Perhaps the greatest service that religion once rendered to Western civilization was providing the individual with a real or imagined hotline to God. Whether this was simply a conceit or not let us set aside for the moment. For as long as man imagined himself to be sacred and accountable to the Creator he stood at the center of polity. The state was there to serve him and not the reverse. Today he has lost that central place and is no more or less than a collection of curiously animated chemical substances with a market value of less then fifty dollars which the state has deigned to keep alive until some bureaucratic panel decides it is too expensive to do so. Just as Global Warming can be understood at one level as an attempt to bring nature into the purview of politics, it is impossible to understand the Left’s fixation with abortion except as a sacramental affirmation of the state’s power over man. The strident insistence on abortion on demand goes way beyond any conceivable need to prevent backroom abortions, or even an affirmation of a woman’s right to choose. It is really an absolute display of the power of politics over life. Abortion’s principal utility is as a stake driven through the heart of the notion of human sacredness, which once performed, ought to prevent its revival entirely.
Perhaps. But I think that abortion is the sacrament of the left l not because its a religious assertion of the primacy of the state, like Wretchard argues, but because its a source of communion. Widespread on-demand abortion is such an obvious evil that those on the Left once having been complicit in it, they are psychologically and socially bound to defend it at all cost.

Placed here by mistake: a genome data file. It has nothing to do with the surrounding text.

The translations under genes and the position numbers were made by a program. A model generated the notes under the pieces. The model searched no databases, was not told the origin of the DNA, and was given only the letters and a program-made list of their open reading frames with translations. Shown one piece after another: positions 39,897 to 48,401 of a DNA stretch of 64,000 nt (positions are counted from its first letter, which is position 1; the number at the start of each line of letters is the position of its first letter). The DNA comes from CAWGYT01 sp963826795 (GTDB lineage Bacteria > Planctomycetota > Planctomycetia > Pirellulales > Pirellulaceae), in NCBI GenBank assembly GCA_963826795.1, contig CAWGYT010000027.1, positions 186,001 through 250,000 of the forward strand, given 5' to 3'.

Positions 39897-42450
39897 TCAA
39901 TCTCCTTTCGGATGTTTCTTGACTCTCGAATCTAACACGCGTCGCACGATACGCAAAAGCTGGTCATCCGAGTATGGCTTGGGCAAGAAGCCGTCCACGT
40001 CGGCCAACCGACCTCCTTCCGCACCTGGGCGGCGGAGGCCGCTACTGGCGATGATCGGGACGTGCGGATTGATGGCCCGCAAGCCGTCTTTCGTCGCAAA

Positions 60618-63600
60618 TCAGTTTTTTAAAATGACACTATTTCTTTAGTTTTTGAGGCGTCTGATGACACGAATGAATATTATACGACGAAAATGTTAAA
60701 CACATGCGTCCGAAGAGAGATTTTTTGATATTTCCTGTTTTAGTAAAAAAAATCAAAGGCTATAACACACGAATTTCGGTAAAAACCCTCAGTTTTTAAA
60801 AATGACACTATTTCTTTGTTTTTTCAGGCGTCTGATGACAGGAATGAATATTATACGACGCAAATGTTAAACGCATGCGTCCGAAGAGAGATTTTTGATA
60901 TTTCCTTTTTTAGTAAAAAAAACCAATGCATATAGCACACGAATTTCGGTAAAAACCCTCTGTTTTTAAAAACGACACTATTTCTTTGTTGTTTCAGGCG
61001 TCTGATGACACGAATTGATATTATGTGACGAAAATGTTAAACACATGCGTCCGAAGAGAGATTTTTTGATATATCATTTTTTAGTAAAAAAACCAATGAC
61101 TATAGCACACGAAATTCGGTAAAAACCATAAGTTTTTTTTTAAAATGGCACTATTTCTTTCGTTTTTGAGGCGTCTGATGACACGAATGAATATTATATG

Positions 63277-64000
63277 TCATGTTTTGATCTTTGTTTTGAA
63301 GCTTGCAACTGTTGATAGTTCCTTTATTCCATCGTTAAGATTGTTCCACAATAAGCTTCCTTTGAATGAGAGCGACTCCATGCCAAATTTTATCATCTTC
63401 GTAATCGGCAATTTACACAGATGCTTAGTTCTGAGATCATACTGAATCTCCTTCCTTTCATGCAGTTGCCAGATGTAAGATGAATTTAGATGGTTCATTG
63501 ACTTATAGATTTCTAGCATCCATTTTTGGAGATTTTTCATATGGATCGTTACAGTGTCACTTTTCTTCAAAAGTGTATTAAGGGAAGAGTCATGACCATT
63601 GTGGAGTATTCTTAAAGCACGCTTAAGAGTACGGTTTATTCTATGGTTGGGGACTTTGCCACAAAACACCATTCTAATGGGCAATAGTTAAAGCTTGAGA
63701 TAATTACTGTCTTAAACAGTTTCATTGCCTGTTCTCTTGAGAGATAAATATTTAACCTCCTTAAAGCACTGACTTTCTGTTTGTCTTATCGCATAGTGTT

I think that partly explains the reluctance of the public to think about abortion. Its not something we can blame on a few bad apples, Its a national sin.
Its also, I think, why the recent Democratic strategy of arguing that abortion is bad but that it still should be legal is actually leading to an increase in the public opposition to legal abortion on demand.
I wonder if this dynamic may partly explain one of the Civil War puzzles. The Civil War was fundamentally about slavery, yet most Southerners weren’t slaveowners. What gives? Part of the explanation is that Southern elites successfully persuaded southerners that black slaves, if given a hint of freedom, would touch off a bloody race war. But I bet part of it was simply that most Southern whites felt themselves complicit in slavery whether they owned slaves or not so they had to combat at all costs the notion that slavery was wrong.